• Do not mix display code and database code.
  • Do not store display code or HTML in the database, save parking templates.
  • Use connection pooling whenever possible. This saves time and RAM.
  • Design applications from the ground up to have separate read and write connection strings/filehandles. This makes load balancing possible when load becomes an issue.
  • All shell/PERL/PHP scripts residing on production servers must be checked into source code control.
  • All utility code written by DBA personnel on utility servers must be checked into source code control.

Table schemas

The following guidelines are presented in a bullet-pointed format as a set of practices which will do much towards optimizing our underlying database systems.

  • Every table within approved tables will have one primary key. This column will be named “id” which is an integer type and defined as BIGINT UNSIGNED AUTO_INCREMENT.
  • All tables will have one column named “mod_date” which is a DATETIME column and has the qualifier ON UPDATE CURRENT_TIMESTAMP enabled.
  • Whenever appropriate, include one column named “create_date” of type DATETIME which inserts the creation date of the row via its DEFAULT VALUE.
  • Normalize wherever possible, but remember that every step towards a true Type-5 normalization requires a separate JOIN statement to retrieve data. It is suggested that normalization only occur to the extent of removing redundant columns.
  • Denormalization should only occur when the benefits are immediate, provable, and readily apparent, and do not conversely lead to multiple copies of the same data in multiple tables.
  • InnoDB is the Vacasa standard table storage engine.
  • Order your columns in such a way that the first column is always the “id” column, the penultimate column is “create_date,” and the last column is always “mod_date.”


TBD.  Still getting my head around this vis a vis the wonky AWS setup.

Server Configuration, Tuning, and Maintenance

  • When we move to standalone database instances, a standard skeleton my.cnf will be available via Confluence. Until such time, a set of standard SET GLOBAL commands will be available to be executed on RDS instance startup.
  • Do not make changes in production without peer review.
  • NEVER benchmark without a goal. Have a stated objective such as “improve overall performance by 20%”. Otherwise you’ll waste a lot of time tuning milliseconds out and miss other areas—perhaps even within the codebase—that are the actual bottleneck.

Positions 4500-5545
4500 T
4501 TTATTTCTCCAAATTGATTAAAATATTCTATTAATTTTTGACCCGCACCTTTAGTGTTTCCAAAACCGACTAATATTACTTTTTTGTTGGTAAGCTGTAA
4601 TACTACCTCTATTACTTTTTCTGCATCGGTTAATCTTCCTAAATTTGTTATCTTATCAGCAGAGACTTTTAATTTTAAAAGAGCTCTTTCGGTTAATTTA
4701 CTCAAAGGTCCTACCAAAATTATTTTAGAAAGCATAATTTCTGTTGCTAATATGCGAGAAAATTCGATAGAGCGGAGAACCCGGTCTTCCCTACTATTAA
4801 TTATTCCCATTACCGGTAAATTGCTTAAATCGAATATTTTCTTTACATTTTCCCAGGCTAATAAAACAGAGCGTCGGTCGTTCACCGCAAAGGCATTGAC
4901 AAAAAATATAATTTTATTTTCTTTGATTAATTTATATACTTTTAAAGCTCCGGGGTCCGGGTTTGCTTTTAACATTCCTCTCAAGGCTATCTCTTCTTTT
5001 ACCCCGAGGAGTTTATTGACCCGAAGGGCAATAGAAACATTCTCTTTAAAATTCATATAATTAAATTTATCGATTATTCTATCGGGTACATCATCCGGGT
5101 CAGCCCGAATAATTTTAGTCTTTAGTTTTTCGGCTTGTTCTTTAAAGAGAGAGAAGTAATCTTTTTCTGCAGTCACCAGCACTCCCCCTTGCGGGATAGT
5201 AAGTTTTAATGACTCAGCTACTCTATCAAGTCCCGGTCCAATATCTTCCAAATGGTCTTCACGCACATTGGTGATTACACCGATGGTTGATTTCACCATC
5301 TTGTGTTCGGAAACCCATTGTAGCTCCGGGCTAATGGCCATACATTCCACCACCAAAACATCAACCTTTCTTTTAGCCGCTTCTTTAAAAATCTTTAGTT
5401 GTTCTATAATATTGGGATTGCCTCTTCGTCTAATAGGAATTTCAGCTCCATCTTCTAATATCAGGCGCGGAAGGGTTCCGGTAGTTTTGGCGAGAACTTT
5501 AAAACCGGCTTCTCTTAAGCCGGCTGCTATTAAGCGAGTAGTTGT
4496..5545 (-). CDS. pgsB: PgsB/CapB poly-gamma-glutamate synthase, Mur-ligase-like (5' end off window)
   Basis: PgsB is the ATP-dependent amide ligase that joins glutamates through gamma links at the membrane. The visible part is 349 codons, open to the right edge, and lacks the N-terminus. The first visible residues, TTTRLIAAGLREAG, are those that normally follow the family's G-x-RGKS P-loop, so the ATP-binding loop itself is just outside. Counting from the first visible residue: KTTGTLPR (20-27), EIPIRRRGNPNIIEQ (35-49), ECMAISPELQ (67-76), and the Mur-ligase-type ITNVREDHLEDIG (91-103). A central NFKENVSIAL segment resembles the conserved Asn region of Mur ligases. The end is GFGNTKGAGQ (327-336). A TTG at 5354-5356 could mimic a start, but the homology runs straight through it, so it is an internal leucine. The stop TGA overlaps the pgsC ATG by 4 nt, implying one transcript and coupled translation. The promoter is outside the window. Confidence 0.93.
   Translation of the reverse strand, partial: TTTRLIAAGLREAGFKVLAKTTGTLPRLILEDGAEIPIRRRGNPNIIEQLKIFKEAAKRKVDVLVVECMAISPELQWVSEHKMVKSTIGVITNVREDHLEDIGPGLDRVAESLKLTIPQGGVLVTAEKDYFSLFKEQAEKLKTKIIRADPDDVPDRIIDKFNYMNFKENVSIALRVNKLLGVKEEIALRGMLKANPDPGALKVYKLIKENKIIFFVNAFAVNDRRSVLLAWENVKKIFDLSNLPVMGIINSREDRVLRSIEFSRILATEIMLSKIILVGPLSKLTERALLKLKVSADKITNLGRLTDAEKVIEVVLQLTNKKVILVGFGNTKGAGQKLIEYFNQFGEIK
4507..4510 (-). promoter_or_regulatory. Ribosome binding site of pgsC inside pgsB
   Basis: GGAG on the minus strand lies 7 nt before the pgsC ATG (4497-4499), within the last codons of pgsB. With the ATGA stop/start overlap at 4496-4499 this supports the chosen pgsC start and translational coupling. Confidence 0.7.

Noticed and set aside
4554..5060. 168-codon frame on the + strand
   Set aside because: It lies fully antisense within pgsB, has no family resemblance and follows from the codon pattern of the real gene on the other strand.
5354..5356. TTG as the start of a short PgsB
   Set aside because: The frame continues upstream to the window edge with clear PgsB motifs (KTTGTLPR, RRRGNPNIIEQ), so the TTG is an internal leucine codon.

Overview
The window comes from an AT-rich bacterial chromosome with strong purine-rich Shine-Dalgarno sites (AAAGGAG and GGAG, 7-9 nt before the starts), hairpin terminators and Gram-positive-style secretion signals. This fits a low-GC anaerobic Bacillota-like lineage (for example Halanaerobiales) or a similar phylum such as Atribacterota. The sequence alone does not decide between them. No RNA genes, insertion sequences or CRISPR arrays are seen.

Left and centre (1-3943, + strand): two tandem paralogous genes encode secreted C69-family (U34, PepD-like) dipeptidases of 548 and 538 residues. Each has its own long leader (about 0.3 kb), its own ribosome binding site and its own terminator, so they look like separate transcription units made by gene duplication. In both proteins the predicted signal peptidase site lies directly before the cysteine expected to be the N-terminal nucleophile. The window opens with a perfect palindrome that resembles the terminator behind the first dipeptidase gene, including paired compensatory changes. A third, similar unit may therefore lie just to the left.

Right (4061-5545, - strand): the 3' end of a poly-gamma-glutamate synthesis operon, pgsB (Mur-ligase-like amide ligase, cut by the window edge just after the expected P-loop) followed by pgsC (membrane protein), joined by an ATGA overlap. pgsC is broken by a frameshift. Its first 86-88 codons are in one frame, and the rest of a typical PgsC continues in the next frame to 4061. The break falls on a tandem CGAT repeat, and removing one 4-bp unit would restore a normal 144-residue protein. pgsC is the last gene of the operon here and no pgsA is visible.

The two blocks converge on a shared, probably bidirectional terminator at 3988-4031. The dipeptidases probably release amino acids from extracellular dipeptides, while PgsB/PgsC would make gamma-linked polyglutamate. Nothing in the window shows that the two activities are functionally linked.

• Change just one thing at a time and re-run the benchmarks
  • Disable the query cache by setting the cache size to 0 when running MySQL benchmarks.
  • Log slow queries and use mysqldumpslow to parse the log. [NB: A shell script has already been developed to extract logs from table-based logs in a standard mysql logging formate for further analysis)  The option (–log-queries-not-using-indexes) of logging any query that does not use an index on a table will also be judiciously utilized.  However, always bear in mind that production logging is a two edged sword; every millisecond spent writing/flushing logs takes away from overall instance performance.
  • Use the mytop utility for monitoring the threads and overall performance of MySQL servers.
  • Repeated queries on an unindexed field will kill your application faster than anything else. Ensure that all queries are on indexed fields.  I say again:  EXPLAIN EXTENDED.
  • Don’t de-normalize just because you think it will be easier to initially code. Start with normalized database schemes. Remember that someone will most likely have to maintain your code later, and it may not be you.
  • Server parameter tweaking is not a catch-all. Tuning server parameters can help but it’s very specific to certain situations.
  • On multi-column indexes, pay attention to order of fields within the index definition. Match the composite indexes to the queries, and assist developers in always querying in the same order.
  • Use the smallest data types possible. Don’t use bigint, when int will do. Or, don’t use char(200), when a varchar or smaller char() would do.
  • Consider horizontally spitting many-columned tables if they contain a lot of NULLs or rarely used columns. As a very generalized rule of thumb, if a table has more than 10 columns, it may need to be split into multiple tables.
  • InnoDB can’t optimize SELECT COUNT(*) Use counter tables or gather this information from information_schema.

Find Locking/Blocking Redshift Queries


# Dead-stupid script that leverages existing RS queries and does a mashup that reports
# the current running queries that are blocking others, sorted by time running.
# Nice, simple way to see if there's actually a problem or if RS is just swamped.
# TODO: Utilize a sourced bash file with usernames and passwords, as with other scripts                   
# in the library.                    


read -r -d '' "stats_sql" << 'EOF'